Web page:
Learn whether you’re allowed to go on Fox Glacier or Franz Josef Glacier by yourself and how to keep yourself safe when visiting the West Coast glaciers.
I’ve seen this question asked several times over the past few months, so I decided to contact the Department of Conservation and ask them what the rules are for glacier walks on Franz Josef and Fox Glacier on the West Coast of the South Island of New Zealand.
You are allowed to go alone, but you must not go past the barriers. This sort of activity comes with the following warning:
Unless you have the correct equipment and ice climbing experience, for your own and others safety, you should not consider climbing on the glacier.
If you wish to walk on the glacier it is strongly advised that you go with a guided walk company.
Because many people have lost their lives in recent years while visiting the glaciers, the rules for viewing the glaciers have changed. You can read more about visiting the Glaciers on the Department of Conservation web site.
Thinking about your own safety is very important especially when visiting Fox Glacier or Franz Josef Glacier, because the glacier region is a very dangerous region.
People have lost their lives (crushed by tumbling ice or swept away and drowned in water) because they ignored warning signs that were placed by the Department of Conservation.
In addition, the West Coast has notoriously wild weather (especially a high rainfall, which is why it’s so gorgeously green), so it is very important that you know what kind of weather is expected for the day or hours that you’ll be visiting the glaciers.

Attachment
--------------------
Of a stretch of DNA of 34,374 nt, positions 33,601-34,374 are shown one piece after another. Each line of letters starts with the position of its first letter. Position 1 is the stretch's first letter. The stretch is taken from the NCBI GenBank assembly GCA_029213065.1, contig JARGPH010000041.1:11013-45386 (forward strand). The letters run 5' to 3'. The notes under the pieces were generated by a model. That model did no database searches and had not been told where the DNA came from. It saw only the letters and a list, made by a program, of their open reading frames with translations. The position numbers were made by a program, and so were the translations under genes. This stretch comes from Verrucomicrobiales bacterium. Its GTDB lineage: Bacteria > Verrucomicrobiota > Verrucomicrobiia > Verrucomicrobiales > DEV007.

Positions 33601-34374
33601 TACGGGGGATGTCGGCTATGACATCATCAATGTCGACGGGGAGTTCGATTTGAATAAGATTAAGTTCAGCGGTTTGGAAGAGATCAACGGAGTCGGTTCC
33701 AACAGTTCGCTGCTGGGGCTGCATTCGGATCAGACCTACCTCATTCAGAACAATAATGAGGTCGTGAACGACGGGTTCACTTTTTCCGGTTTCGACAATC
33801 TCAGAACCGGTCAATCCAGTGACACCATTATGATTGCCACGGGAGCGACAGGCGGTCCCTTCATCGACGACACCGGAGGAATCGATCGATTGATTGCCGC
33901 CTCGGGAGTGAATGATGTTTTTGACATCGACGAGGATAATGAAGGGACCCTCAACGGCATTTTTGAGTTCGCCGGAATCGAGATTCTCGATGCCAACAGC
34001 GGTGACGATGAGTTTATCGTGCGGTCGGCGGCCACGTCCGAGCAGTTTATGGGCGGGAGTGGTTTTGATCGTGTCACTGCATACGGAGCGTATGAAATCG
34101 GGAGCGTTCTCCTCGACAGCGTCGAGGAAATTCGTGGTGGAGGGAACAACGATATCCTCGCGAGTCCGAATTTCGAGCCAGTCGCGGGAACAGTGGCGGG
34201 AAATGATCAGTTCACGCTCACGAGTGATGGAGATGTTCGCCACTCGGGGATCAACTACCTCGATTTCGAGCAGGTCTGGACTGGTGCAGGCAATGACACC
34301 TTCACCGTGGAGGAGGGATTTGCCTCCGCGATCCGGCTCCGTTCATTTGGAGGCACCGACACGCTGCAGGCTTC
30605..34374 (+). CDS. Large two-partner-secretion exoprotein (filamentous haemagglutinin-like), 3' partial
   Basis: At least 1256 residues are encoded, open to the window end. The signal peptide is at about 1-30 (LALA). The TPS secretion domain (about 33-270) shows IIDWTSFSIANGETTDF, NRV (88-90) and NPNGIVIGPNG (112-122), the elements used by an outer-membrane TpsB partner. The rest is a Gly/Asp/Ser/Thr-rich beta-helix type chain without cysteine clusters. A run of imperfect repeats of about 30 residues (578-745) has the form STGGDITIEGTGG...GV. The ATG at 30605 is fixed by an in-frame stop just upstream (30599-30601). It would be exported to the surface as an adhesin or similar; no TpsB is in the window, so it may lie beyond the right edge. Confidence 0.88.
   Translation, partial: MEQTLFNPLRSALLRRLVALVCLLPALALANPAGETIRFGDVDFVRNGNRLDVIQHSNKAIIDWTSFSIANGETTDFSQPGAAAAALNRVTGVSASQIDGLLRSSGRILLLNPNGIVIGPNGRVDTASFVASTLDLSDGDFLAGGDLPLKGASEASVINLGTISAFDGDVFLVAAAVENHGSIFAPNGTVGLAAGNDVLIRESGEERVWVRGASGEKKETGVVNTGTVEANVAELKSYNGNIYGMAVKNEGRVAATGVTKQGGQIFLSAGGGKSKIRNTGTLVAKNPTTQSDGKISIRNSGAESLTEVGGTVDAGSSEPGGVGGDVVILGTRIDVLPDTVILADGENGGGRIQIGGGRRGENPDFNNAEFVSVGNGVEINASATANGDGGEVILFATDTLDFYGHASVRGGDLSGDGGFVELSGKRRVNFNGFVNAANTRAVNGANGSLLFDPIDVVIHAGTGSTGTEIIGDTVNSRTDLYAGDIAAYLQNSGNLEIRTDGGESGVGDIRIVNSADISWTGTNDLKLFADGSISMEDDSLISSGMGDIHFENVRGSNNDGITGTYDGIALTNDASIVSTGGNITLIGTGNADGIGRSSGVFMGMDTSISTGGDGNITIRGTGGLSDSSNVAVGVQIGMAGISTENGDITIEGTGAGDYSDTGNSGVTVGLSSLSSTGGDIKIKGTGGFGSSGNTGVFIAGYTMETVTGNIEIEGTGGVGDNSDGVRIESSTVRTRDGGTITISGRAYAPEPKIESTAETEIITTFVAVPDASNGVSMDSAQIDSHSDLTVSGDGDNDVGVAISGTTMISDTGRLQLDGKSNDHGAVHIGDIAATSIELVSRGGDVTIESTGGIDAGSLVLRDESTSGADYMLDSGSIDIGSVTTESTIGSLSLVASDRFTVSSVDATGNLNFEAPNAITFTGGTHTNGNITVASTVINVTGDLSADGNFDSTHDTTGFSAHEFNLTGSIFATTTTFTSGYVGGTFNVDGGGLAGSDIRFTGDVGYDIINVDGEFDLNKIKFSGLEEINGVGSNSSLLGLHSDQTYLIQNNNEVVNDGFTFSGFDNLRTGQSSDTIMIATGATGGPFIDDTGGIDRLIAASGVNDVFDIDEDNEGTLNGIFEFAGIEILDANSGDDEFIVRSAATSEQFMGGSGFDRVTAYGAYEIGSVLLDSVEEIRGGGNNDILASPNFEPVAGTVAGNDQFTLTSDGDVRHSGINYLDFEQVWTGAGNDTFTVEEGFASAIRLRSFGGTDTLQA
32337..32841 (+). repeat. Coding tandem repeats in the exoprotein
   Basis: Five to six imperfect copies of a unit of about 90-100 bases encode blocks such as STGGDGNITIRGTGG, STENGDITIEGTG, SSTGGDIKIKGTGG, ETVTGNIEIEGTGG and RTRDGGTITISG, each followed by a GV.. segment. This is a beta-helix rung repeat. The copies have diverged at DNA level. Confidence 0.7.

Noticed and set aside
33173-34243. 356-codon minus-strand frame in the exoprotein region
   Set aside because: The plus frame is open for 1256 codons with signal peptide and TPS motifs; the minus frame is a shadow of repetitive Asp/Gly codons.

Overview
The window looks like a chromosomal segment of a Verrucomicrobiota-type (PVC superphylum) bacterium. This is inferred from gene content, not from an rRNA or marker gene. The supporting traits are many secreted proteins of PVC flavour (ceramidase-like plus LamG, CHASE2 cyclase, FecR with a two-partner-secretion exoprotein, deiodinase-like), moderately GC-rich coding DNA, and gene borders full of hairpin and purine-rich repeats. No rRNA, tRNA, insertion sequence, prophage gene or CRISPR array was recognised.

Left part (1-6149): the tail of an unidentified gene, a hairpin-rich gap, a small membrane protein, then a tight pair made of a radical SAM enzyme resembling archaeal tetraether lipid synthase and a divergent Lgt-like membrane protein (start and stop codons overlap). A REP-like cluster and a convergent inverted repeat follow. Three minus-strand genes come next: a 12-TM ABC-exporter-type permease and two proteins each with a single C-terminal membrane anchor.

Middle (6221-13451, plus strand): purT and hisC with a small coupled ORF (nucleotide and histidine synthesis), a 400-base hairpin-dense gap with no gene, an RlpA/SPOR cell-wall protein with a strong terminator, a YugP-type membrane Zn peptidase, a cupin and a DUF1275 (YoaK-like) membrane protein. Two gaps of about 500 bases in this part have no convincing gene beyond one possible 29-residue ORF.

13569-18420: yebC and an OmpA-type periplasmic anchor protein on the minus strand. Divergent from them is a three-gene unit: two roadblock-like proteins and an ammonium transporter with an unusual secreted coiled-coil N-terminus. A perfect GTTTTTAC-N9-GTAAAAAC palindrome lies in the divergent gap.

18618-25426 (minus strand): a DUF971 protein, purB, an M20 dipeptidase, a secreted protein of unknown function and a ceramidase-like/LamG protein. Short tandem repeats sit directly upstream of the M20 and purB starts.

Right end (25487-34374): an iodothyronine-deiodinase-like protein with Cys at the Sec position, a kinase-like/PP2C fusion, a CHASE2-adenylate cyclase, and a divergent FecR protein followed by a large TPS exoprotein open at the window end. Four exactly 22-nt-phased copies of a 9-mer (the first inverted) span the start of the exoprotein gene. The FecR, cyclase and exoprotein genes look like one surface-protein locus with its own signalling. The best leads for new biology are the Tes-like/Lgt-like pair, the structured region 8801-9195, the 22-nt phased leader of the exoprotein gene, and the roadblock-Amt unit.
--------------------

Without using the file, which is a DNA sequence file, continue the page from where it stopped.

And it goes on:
Guided Fox Glacier walk, West Coast, New Zealand
So are you or are you not allowed to go on the Fox Glacier or Franz Josef Glacier by yourself? The answer to this question is: Yes, you are allowed, but…
You have to have appropriate mountaineering equipment and experience before you even consider going on either Fox Glacier or Franz Josef Glacier. If you want to climb either glacier it is absolutely necessary that you carry crampons, ice axes, ropes, helmets, and any other attire and tools that are required for ice climbing and mountaineering.
And for safety reasons, it is NOT recommended that you go climbing, walking, or hiking on the glaciers by yourself but that you go with other people.
If you do not have the appropriate safety equipment or experience, then you must stay behind the safety barriers to view the glaciers.
Rangers of the Department of Conservation assess the dangers in the valleys every morning and then decide where to place the barriers based on the conditions for the day. So those barriers are there for a reason, that is, to keep you safe and alive.
If you’re anything like me having zero mountaineering experience and valuing your life, you are strongly advised to join a group that is led by glacier guides like I did when I first visited New Zealand by myself back in 2001 and joined a Fox Glacier guides’ walk up Fox Glacier.
Fox Glacier debris and ice, West Coast, New Zealand
Glacier guides have been trained not only to keep themselves safe, but also to keep their glacier walk group safe. A good example is when I lost my ice stick in an ice crevasse. As soon as the guide noticed that I lost the stick, she shouted not to go after it. She said: “Let it go!”
So if you are not confident to climb or do not have the appropriate equipment, but would like to hike on the glaciers, then join a full day, half day, or ice climbing trip offered by the glacier guides at Fox Glacier or glacier guides at Franz Josef Glacier.
For more information on making your visit to either Fox Glacier or Franz Josef Glacier safe, watch the Perils of the Glacier video.
This article falls under Travel Guide.
Note: This article was accurate when it was published. Please confirm all details
directly with the companies in question before planning your trip.